Saudi Arabia: Detained activists and prisoners of conscience in poor health and deprived of contact with their families
The Gulf Centre for Human Rights (GCHR) is concerned that activists and prisoners of conscience in Saudi prisons are not being allowed regular contact with their family, and that they are being held in poor conditions which put their health at risk, particularly during the COVID-19 pandemic.
GCHR recently received information about a case of an online activist who has been forcibly disappeared for over two years with almost no contact with his family. On 12 March 2018, plainclothes members of the General Directorate of Investigation in Saudi Arabia arbitrarily arrested Internet activist Abdulrahman Al-Sadhan without an official judicial warrant or providing any reason for the arrest. He was arrested at the main offices of the Saudi Red Crescent Society in the capital, Riyadh, where he works as an aid worker.
During continuous attempts, the family in Riyadh tried to communicate by phone with the Presidency of State Security and the General Directorate of Investigation. A full month after his arrest, a security official told them in one of these calls that he was detained without disclosing any additional information.
The General Directorate of Investigation is affiliated with the Presidency of State Security, which is a security and intelligence institution, established by royal order from King Salman bin Abdulaziz on 20 July 2017, and is linked to the King himself.
On 12 February 2020, the family finally received a single call from Al-Sadhan, who was accompanied by one of the security guards. The call lasted approximately one minute, during which time he told them that he was being held in Al-Ha'ir prison. The authorities did not confirm his location or allow his family to visit him, nor was he allowed to see a lawyer, and no specific charges have been filed against him.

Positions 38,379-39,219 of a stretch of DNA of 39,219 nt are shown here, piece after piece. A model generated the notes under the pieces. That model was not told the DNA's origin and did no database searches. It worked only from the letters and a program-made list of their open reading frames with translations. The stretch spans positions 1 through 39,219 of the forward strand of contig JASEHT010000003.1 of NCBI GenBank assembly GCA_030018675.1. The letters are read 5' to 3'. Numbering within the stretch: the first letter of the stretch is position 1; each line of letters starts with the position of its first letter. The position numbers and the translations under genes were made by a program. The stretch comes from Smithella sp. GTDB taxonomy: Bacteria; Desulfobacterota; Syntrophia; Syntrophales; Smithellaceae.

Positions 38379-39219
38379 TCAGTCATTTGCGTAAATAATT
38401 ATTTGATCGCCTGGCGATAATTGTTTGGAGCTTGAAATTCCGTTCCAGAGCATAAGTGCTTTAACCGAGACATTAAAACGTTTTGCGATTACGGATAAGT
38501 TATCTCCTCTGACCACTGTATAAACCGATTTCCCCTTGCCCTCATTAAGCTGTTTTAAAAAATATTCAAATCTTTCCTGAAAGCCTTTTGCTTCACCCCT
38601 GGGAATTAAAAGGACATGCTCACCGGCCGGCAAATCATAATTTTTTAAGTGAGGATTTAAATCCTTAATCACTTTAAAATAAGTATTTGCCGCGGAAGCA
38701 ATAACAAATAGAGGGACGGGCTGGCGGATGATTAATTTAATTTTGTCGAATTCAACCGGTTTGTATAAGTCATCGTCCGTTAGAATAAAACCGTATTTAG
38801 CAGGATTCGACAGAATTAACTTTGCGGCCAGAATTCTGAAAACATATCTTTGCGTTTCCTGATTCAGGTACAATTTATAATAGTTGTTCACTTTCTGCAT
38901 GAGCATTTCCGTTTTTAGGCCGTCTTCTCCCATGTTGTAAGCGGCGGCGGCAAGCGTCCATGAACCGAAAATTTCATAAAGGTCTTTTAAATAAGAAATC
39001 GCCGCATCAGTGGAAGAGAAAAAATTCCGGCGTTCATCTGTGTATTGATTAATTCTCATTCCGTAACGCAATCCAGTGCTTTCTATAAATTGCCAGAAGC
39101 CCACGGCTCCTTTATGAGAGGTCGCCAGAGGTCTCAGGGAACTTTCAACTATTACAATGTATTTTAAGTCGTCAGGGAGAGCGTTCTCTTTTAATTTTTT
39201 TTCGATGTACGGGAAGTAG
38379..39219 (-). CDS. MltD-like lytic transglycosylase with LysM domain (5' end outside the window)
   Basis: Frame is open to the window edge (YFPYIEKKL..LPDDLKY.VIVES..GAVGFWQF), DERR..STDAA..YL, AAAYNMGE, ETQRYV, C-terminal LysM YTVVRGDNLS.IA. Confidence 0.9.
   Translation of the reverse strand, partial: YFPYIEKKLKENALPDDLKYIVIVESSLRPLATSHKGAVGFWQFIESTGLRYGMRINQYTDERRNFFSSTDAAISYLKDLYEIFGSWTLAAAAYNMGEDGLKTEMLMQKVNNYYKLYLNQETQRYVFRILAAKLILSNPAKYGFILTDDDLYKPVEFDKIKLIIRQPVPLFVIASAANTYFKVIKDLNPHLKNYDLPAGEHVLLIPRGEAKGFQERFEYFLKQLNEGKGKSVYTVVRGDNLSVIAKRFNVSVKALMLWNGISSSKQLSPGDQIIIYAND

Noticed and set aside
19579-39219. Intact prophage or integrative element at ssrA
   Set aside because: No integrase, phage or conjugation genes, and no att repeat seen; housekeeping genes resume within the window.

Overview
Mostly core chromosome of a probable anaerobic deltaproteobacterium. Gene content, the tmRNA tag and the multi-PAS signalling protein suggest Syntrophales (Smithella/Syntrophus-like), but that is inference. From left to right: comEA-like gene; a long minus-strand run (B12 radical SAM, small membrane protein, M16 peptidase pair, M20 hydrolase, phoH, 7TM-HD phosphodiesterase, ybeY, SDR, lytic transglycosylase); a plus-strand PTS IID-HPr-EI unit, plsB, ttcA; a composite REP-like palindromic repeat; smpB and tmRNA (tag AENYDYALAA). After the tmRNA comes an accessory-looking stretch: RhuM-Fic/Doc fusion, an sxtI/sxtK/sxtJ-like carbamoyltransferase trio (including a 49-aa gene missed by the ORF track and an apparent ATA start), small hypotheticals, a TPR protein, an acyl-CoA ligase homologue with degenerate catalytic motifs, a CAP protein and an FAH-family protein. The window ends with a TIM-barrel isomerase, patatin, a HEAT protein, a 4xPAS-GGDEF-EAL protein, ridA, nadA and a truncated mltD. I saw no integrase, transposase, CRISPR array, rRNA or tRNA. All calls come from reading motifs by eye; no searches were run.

Reliable sources, including the families of other detainees, confirmed that he was tortured in prison, and these reports have been repeated several times since his arrest.
Al-Sadhan is a 37-year-old graduate of the Department of Business Administration at the University of Notre Dame in California. He completed his studies at the end of 2013 and returned home the following year, according to his family, due to his love for his country and a desire to contribute to building a prosperous future for everyone as one of the nation's sons.
Al-Sadhan had a shadow account on Twitter, which is common in countries where civic space is totally closed and freedom of expression is penalised, such as Saudi Arabia. He used it to peacefully express his views in public affairs and support human rights issues. There is a firm belief by members of the Saudi human rights community that the Saudi authorities have recruited a network of some individuals in the United States, including some employees of Twitter itself. Members of the network have leaked information on 6000 Twitter accounts, including Al-Sadhan's account, which led to his arrest. Information about this network dates back to 2015 when the FBI notified Twitter that at least one of its employees was spying for Saudi Arabia, according to sources with knowledge of the investigation that followed.